Paragraph added May 7, 2016: This meaning of the stars was provided by George Washington himself in the story told by J. R. Manship below. When a devout Christian complained to GW that dropping the Union Jack from the canton of the United States flag would mean the loss of the crosses of two saints–Sts George of England and Andrew of Scotland–GW replied: "But we are adding the stars of heaven."
The red (gules) stripes mean a warrior or martyr, military strength and magnanimity. Blue (azure) signifies truth and loyalty.
When Washington's ancestor adopted a coat of arms it did not imply that a family was a nobleman,. ility; that did not come until English heraldry started being supervised by the Crown with the creation of the College of Arms. This negates the argument that GW could not have promoted his coat of arms because he was a modest man who disdained the trappings of office, etc.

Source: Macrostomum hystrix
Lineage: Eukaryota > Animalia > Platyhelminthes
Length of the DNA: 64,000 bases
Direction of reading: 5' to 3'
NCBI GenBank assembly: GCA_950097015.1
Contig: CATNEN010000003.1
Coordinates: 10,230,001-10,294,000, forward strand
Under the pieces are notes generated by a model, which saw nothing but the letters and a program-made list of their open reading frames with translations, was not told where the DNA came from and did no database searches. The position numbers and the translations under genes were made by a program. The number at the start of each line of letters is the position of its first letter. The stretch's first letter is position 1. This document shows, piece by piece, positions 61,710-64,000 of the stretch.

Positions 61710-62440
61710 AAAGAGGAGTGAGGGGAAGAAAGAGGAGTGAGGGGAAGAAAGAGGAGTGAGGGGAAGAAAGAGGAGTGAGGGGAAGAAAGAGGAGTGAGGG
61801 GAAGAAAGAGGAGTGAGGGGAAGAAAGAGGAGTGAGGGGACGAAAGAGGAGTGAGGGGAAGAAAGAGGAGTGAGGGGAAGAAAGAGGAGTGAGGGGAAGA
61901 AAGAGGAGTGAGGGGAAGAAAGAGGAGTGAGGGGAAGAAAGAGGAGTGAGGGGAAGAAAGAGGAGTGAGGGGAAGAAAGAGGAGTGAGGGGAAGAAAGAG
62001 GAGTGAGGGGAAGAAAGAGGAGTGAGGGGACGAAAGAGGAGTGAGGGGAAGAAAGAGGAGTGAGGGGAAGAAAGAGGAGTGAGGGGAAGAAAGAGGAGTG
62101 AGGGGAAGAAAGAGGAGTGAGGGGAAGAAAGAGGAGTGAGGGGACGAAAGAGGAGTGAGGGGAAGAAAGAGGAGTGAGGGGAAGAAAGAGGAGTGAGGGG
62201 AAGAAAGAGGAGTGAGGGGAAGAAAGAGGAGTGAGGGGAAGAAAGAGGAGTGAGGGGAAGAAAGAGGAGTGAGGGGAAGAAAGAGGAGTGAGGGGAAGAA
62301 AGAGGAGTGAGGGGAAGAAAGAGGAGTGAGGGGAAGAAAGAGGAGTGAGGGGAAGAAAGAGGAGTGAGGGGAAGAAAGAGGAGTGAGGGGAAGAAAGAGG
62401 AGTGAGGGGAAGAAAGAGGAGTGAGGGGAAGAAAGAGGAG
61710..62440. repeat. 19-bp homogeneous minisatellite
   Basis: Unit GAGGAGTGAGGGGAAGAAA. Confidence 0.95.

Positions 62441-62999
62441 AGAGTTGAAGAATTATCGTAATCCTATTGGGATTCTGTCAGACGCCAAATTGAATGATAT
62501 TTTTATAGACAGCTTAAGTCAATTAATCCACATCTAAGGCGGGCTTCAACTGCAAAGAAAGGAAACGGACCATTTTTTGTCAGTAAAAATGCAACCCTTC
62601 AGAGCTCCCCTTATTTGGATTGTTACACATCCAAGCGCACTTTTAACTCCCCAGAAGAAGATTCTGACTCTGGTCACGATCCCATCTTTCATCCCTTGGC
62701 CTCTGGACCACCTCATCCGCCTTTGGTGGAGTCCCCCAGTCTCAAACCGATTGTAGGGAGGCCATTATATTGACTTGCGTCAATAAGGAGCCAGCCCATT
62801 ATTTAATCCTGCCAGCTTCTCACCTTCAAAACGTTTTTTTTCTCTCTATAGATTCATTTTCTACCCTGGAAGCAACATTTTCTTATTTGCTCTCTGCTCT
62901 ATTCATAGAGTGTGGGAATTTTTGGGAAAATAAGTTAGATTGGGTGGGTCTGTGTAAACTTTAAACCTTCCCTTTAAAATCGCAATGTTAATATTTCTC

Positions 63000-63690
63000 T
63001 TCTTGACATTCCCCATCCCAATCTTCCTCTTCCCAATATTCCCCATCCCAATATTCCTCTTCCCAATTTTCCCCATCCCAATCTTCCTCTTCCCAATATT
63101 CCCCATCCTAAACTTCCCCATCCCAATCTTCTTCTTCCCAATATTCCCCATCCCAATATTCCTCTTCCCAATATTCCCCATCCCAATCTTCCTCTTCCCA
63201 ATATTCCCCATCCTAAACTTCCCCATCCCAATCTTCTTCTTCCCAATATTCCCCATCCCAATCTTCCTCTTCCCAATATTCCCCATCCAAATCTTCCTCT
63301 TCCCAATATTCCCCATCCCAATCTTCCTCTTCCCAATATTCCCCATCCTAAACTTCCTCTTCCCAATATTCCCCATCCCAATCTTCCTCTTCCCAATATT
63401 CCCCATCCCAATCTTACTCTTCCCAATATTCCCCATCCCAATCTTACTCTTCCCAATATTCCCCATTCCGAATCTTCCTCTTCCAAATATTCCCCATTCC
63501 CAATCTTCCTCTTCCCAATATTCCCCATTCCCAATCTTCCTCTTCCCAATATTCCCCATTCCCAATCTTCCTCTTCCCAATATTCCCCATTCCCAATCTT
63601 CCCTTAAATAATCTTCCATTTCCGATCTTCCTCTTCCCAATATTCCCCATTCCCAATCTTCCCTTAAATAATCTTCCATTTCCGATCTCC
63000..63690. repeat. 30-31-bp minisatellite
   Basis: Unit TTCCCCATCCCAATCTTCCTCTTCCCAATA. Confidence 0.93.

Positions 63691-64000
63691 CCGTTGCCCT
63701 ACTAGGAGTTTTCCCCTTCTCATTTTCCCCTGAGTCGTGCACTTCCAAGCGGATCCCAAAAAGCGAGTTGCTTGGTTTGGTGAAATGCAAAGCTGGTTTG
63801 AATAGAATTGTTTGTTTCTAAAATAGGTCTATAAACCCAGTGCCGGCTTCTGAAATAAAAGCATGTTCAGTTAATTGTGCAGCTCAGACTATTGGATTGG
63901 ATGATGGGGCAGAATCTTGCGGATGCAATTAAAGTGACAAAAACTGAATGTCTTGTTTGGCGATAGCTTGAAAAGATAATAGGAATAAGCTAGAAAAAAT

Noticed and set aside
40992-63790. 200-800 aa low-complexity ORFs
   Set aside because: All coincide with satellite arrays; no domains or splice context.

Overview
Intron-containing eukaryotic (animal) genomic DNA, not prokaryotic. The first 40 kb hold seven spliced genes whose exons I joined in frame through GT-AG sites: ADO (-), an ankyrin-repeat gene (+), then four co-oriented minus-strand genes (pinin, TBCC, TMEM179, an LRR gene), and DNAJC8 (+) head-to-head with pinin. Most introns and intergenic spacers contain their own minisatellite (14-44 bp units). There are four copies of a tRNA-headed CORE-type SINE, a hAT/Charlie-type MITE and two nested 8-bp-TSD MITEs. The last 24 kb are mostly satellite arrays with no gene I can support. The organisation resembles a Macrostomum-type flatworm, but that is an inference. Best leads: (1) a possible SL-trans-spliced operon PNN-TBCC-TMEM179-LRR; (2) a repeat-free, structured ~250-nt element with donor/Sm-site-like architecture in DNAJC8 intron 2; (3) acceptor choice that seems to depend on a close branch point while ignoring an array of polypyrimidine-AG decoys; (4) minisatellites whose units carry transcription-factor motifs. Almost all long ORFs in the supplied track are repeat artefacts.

In fact Washington used his coat of arms a great deal–in bookplates, silver, letterheads and other artifacts, certainly more than any later president. He even changed his arms, substituting a griffin for the traditional raven. The artist who worked on the Crossing of the Delaware shows the coat of arms on an eagle, another version of the crest. Titles, yes, are forbidden in the Constitution (Article 1, Sections 9-10):
No title of nobility shall be granted by the United States: and no person holding any office of profit or trust under them, shall, without the consent of the Congress, accept of any present, emolument, office, or title, of any kind whatever, from any king, prince, or foreign state. No state shall...grant any title of nobility.
|Gilbert Stuart's 1796 portrait of GW. The|
inkwell below his right hand is enlarged in
the detail at top of this post.
3. A Story of the Two Red Stripes (Bars) is Stirring. A Washington, D.C. source dates the origin of the two red stripes on the Washington shield back to a battle between the Danes and the English in 979 during which the Danish king was killed. The English king allegedly honored the soldier who slew the Danish king by dipping two fingers into a wound on the Dane, and drawing two lines across the shield of the soldier. That became the soldier's coat of arms. (The stars came later.) The source of this fine theory is Rick Snider in his blog "Monumental Thoughts", October 2012.